Network Based Diffusion Analysis Essay


A number of recent studies have used Network Based Diffusion Analysis (NBDA) to detect the role of social transmission in the spread of a novel behavior through a population. In this paper we present a unified framework for performing NBDA in a Bayesian setting, and demonstrate how the Watanabe Akaike Information Criteria (WAIC) can be used for model selection. We present a specific example of applying this method to Time to Acquisition Diffusion Analysis (TADA). To examine the robustness of this technique, we performed a large scale simulation study and found that NBDA using WAIC could recover the correct model of social transmission under a wide range of cases, including under the presence of random effects, individual level variables, and alternative models of social transmission. This work suggests that NBDA is an effective and widely applicable tool for uncovering whether social transmission underpins the spread of a novel behavior, and may still provide accurate results even when key model assumptions are relaxed.

It is frequently difficult to identify social learning in natural animal populations, or even in captive groups of animals. We are developing new mathematical and statistical methods to do this.

The Option Bias Method

The option-bias method is based on the well-established premise that social learning will generate greater homogeneity in behaviour between animals than expected in its absence. The procedure compares the observed level of homogeneity to a sampling distribution generated utilizing randomization and other procedures, allowing claims of social learning to be evaluated according to consensual standards. We have established that the method has higher statistical power than conventional inferential statistics, which is likely to be important in cases where sample size is small. We envisage that the method could be of value in both in assessing the validity of claims for culturally transmitted behaviour, and in enabling investigation of the social learning strategies deployed. For further details see:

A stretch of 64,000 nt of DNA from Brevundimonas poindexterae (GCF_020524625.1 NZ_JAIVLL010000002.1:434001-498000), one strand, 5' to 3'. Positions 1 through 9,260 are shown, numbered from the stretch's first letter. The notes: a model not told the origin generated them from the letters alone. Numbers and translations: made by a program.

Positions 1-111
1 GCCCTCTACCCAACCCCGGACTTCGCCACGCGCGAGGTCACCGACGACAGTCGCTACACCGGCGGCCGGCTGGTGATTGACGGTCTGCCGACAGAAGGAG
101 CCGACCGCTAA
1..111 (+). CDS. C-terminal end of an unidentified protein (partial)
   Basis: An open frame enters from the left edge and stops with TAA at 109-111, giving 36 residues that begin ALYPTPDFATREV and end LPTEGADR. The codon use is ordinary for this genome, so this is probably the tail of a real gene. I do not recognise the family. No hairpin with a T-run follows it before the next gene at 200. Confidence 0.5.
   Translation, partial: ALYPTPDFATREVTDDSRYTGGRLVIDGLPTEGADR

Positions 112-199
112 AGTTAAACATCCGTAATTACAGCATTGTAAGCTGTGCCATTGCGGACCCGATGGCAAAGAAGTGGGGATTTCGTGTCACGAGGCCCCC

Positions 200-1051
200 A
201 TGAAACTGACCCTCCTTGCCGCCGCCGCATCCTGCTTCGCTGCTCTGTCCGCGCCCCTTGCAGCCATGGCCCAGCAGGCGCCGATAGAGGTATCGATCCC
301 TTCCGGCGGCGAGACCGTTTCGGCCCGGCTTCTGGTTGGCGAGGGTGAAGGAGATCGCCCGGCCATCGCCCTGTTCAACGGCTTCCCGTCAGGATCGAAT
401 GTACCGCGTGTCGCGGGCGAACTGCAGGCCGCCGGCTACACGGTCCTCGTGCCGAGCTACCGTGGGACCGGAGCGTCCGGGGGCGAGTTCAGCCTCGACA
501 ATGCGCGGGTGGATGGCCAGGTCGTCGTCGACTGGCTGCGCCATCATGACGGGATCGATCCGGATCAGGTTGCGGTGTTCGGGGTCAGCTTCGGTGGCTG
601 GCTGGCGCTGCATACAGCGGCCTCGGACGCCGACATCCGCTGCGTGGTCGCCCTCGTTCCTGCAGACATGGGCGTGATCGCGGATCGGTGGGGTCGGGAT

Identifying social learning in animal populations: A new ‘option-bias’ method.
Kendal RL, Kendal JR, Hoppitt W & Laland KN. PLoS ONE, 2009 4:e6541[pdf]

To implement these analyses:

  1. Download the statistical package R, available free from
  2. Download Option Bias files “OB example” and “OB functions” in zip archive, and unzip.
  3. Cut and paste the code contained in the file “OB functions” into the R console.

The file “OB example” provides an example Option Bias analysis which can be used as a guide to using the functions.

The Boogert et al (2008) Randomisation Method

It is often assumed that social transmission tends to occur more rapidly between closely associated individuals in a population. Where this is the case we can test for social transmission by testing whether the order in which individuals acquire a behavioural trait is related to a matrix of measured associations between them. One way in which this can be done is by calculating an appropriate test statistic, and then generating a null distribution by randomising the order of acquisition a large number of times, calculating the test statistic each time. For further details see: